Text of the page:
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Queen's Park resists 'Buy American' measures

Province urges Ottawa to advocate for 'Buy Northern American' approach

Joe Biden's renewal of the 'Buy American' plan doesn't exactly fly with provincial trade czar Vic Fedeli.

In a statement, the provincial minister of economic development, job creation and trade warned the U.S. shouldn't take this is annual $400-billion trade relationship for granted, as it supports jobs on both sides of the border.

If Ontario were its own country, it would be America's third largest trade partner, the province said.

"The Ontario government is disappointed that the U.S. Administration has chosen to move ahead with a new executive order on Buy American which would restrict access to the U.S. government procurement," said Fedeli in a Jan. 26 statement.

"We are concerned with what these measures could mean for Ontario workers, families and businesses who rely on the U.S.-Ontario trading relationship."

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Fedeli has pushed back against this protectionist stance ever since he was mayor of North Bay.

His government is calling on Ottawa to ensure Canada is exempt from these provisions, advocating instead for a "Buy North American" approach.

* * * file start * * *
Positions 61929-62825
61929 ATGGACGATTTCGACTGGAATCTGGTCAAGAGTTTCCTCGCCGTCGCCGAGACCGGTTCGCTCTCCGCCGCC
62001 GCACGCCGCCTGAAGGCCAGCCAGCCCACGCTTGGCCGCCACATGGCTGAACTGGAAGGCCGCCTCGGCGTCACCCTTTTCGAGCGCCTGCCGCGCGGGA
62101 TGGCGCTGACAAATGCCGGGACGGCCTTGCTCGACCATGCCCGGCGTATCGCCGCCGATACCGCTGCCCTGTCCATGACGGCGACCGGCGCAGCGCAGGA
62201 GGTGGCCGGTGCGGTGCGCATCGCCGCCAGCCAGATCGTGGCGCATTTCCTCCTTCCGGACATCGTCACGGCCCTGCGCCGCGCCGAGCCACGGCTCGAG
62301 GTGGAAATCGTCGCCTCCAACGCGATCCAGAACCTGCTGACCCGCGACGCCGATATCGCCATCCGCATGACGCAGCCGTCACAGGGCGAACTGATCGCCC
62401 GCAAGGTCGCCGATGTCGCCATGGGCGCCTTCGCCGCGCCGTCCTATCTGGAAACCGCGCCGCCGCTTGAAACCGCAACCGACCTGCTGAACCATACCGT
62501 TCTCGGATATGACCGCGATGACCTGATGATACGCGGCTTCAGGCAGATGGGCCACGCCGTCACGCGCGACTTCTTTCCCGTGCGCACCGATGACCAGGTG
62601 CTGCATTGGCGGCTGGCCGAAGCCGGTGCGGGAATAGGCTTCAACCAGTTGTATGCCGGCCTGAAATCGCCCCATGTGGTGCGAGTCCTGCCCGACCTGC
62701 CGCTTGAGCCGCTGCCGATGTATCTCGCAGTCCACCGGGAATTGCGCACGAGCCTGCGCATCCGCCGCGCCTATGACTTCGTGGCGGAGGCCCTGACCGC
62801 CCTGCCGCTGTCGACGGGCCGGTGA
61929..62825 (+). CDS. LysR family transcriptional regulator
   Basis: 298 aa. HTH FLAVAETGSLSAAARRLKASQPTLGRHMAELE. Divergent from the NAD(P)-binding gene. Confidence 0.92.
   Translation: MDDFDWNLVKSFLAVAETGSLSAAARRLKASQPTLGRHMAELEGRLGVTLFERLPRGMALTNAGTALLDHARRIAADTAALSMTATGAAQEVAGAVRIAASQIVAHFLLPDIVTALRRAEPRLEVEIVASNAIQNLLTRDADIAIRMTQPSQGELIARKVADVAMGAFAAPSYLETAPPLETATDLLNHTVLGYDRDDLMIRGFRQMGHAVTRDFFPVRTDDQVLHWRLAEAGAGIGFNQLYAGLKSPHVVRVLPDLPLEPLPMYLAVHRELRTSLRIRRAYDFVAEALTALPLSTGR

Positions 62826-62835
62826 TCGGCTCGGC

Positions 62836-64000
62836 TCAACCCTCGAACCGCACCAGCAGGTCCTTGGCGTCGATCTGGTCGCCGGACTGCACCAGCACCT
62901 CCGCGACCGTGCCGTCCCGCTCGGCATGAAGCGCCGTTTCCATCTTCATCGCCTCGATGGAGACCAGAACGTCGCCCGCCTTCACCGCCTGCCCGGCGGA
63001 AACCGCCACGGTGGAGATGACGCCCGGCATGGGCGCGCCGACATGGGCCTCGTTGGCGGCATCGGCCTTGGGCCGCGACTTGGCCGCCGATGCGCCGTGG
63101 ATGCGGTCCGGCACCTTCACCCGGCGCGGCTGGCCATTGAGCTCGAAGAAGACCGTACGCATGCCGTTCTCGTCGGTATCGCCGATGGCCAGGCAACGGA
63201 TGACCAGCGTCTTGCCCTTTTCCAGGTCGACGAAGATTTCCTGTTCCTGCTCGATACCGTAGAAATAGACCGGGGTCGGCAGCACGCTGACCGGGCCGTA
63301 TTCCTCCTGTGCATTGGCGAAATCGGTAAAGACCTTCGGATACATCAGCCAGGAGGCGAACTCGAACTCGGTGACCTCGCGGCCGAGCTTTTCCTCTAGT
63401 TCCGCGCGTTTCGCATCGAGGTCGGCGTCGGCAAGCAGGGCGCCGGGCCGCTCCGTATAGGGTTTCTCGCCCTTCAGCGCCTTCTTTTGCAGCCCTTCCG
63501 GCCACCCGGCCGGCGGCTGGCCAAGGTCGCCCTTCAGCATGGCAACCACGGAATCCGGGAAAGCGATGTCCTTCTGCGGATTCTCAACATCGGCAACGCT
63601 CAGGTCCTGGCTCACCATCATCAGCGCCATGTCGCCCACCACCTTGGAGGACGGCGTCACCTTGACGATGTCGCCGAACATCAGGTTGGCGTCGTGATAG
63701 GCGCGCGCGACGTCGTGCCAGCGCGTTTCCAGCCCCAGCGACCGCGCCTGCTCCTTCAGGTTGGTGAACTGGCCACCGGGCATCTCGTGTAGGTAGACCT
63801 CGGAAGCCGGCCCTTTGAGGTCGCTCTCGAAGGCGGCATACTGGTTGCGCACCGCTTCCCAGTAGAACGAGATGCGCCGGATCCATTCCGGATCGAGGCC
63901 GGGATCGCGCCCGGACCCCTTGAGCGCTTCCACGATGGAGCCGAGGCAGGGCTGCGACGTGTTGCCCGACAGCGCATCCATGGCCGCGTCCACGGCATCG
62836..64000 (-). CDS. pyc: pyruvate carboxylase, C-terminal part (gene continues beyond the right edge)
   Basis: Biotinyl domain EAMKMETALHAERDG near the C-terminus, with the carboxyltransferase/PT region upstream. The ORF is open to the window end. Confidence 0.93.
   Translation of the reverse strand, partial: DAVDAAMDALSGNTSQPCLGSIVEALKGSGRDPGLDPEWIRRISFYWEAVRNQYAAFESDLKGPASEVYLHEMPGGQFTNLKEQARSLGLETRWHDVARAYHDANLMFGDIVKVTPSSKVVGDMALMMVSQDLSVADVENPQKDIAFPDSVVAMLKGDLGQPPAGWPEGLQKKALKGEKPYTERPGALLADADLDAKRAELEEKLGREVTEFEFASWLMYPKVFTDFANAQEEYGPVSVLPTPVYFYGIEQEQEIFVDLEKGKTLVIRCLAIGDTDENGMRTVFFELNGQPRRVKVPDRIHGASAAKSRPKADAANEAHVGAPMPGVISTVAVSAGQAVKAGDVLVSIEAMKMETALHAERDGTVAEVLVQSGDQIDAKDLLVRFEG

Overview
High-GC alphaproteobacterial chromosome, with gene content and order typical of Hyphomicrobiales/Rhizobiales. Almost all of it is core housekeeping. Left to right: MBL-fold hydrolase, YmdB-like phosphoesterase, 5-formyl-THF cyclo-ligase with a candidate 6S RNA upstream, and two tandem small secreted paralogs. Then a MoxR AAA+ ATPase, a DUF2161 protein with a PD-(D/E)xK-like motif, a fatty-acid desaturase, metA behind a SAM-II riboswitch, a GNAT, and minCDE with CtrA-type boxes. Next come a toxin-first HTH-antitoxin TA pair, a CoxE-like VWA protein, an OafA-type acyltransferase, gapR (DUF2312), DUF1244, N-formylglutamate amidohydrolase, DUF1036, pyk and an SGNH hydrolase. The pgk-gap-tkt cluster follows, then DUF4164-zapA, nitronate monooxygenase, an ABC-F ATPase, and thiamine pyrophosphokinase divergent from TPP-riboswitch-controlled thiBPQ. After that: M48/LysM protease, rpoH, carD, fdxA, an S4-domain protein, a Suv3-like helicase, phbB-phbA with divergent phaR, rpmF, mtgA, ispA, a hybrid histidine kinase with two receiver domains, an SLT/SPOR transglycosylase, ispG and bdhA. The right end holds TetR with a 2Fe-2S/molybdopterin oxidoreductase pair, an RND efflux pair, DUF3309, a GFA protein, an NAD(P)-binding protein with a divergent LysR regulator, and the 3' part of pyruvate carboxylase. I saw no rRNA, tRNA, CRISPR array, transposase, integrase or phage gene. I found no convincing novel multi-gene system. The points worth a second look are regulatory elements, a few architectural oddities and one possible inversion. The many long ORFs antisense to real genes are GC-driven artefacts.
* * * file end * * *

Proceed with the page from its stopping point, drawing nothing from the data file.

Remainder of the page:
Meanwhile, Queen's Park said it will try to shore up U.S. support by pursuing Strategic Investment and Procurement Agreements (SIPAs) with U.S. states to make it easier for businesses on both sides of the border to work with one another.

The U.S. Chamber of Commerce said in a release that this policy might send a negative investment message to international companies that employ nearly eight million Americans.

"Doubling down on already rigorous 'Buy American' rules could drive up the cost of government projects, undermining their potential to create jobs and spur economic growth. Further, expanding 'Buy American' rules may send a negative signal to potential foreign investors in the United States.

In a backgrounder, the chamber explains that 'Buy American' policies have been a feature of Washington for decades, ever since the Buy American Act was passed in 1933, requiring the federal government to show preference to U.S.-made products in its procurement.

This particularly applies to mass transit contracts where federal grants are involved and where American iron and steel is required in transportation infrastructure construction. To date, 97 per cent of American tax dollars spent on government procurement already goes to American firms, especially in the defence sector.